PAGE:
Policies and programs that are consistent with and further U.S.adopted international treaties and agreements concerning the use and management of forests are important to the U.S. position in international activities. To the extent that they are germane, these policies and programs should focus on nonfederal forests. In addition, engaging in international treaties and agreements that enable owners and managers of nonfederal forests to manage sustainable forests for international markets (for example, timber) will alleviate fear of being at a competitive disadvantage because of lower-priced products produced in other countries with unsustainable-forest practices. Public and private policies and programs involving the export of timber and processed wood products should be evaluated, and polices should be encouraged that will enable the United States to build on its comparative advantages and be a strong competitor in world markets for forest products.
Forests are an important factor in relation to global climate change; they act as storehouses of carbon, which could have an important impact on future management issues. Scientific understanding of the role of forests, and nonfederal forests in particular, in mitigating the effects of regional and global pollutants is critical for overall assessment of ecosystems throughout the world. Monitoring the effects of global climate change on the composition, location, and productivity of nonfederal forests also should be continued.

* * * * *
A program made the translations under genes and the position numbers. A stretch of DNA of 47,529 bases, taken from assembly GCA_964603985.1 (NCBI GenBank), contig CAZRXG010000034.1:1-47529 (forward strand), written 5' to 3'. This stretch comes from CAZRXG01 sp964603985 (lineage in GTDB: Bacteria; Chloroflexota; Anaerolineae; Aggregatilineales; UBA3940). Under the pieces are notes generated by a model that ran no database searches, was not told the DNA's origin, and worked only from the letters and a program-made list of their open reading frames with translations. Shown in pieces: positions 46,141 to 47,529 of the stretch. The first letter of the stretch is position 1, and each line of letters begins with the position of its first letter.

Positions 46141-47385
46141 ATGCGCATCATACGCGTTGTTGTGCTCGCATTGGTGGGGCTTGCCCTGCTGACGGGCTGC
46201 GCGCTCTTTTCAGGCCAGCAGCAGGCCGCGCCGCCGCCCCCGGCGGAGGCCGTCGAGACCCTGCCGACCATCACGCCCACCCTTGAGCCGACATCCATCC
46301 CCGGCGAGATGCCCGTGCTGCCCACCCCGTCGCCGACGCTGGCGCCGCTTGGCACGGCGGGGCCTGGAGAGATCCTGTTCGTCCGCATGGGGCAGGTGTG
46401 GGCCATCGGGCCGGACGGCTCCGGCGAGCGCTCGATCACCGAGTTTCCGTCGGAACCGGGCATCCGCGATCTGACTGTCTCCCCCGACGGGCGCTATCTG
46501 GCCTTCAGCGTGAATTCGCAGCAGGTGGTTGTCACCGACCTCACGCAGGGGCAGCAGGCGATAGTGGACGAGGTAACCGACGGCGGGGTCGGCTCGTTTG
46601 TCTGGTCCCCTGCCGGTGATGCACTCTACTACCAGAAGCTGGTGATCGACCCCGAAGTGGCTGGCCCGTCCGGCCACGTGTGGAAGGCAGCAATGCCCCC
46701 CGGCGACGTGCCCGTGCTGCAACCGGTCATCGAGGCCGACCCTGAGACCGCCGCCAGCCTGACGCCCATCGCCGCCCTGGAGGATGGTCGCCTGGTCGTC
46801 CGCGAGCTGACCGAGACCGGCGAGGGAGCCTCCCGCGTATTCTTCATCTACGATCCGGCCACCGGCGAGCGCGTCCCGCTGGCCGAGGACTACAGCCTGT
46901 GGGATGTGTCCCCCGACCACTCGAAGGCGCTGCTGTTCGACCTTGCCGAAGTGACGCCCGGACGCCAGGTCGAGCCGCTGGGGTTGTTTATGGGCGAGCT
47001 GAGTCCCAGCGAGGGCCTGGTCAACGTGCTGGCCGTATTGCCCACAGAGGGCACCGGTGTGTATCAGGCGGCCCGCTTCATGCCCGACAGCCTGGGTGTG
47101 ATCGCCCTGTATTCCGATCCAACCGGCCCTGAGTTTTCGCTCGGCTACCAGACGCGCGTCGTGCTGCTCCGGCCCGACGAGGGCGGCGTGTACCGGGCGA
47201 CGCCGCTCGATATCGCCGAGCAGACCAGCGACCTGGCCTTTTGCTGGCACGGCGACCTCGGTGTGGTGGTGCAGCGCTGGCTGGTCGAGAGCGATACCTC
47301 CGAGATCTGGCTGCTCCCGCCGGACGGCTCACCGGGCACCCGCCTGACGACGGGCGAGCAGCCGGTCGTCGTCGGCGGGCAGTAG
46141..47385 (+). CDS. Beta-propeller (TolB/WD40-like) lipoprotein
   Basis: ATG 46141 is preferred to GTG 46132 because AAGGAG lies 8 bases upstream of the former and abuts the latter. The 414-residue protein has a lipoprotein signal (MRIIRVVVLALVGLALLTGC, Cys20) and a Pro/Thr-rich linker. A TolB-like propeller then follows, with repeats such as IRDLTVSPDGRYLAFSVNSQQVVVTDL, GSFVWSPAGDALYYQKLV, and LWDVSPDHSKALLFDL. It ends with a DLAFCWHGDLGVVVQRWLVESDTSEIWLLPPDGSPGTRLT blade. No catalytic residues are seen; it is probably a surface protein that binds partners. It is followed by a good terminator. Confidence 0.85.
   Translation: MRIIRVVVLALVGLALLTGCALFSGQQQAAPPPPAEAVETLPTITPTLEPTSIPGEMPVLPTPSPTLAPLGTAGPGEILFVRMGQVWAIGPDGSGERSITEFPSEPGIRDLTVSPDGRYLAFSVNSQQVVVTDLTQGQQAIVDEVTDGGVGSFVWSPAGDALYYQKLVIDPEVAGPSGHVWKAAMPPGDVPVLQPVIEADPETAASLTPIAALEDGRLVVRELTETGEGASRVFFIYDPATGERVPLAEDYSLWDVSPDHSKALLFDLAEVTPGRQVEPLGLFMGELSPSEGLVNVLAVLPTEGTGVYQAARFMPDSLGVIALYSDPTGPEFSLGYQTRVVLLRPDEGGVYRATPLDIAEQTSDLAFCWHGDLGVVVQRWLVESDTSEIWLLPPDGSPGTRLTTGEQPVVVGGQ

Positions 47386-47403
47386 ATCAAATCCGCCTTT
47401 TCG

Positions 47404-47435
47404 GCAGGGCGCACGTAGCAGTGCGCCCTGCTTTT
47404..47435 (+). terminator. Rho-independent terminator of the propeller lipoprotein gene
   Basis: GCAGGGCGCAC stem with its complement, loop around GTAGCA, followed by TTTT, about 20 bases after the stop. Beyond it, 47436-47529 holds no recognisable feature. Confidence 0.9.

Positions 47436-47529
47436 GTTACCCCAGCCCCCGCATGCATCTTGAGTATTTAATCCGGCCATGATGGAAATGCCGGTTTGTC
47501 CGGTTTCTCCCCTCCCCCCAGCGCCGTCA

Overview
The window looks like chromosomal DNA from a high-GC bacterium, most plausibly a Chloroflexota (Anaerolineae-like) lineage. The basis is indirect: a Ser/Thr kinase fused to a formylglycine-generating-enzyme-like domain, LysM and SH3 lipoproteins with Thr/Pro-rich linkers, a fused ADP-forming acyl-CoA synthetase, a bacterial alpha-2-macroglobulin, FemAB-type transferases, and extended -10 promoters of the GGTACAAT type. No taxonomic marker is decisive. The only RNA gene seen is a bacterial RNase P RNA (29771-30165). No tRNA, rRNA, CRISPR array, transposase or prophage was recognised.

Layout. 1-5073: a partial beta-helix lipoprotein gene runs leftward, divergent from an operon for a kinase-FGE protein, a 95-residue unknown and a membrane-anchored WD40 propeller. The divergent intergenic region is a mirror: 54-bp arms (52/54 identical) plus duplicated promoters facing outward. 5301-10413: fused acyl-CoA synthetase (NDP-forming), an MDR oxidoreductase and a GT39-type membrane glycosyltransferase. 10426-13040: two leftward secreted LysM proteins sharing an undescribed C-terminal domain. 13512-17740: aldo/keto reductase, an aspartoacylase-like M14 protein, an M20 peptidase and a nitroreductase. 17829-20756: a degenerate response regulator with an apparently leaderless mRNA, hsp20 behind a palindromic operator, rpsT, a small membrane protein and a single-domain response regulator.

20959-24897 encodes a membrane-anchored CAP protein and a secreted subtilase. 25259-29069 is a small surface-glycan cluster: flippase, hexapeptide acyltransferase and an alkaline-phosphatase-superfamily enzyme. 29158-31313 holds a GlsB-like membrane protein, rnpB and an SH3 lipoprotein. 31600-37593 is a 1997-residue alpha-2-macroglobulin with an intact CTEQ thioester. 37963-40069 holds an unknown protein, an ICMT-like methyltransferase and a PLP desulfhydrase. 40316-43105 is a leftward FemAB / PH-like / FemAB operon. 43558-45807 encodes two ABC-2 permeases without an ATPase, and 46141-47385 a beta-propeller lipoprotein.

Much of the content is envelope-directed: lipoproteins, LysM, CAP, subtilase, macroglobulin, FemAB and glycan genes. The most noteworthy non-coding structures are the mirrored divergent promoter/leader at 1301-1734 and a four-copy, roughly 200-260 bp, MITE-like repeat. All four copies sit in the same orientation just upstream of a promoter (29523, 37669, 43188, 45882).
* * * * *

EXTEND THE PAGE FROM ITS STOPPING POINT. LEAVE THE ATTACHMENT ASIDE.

Finally, migratory wildlife rely on forests for habitat and migration corridors. The U.S. government should participate in international agreements that protect the habits of internationally migrating wildlife and provide owners and managers of nonfederal forests with the incentives necessary for sustainably managing their forests in ways that advance such habitats.
Exercise federal leadership, counsel and, as appropriate, resources to sustain positive contributions from U.S. nonfederal forests to the world.
This recommendation points to the following specific recommendations:
- Federal policies and programs for nonfederal forests should be consistent with international environmental and trade agreements to which the United States is a party.
- The United States should advance scientific understanding of the role of forests, and nonfederal forests in particular, in mitigating global pollutants and climate change. The effects of global climate change on nonfederal forests should continue to be monitored.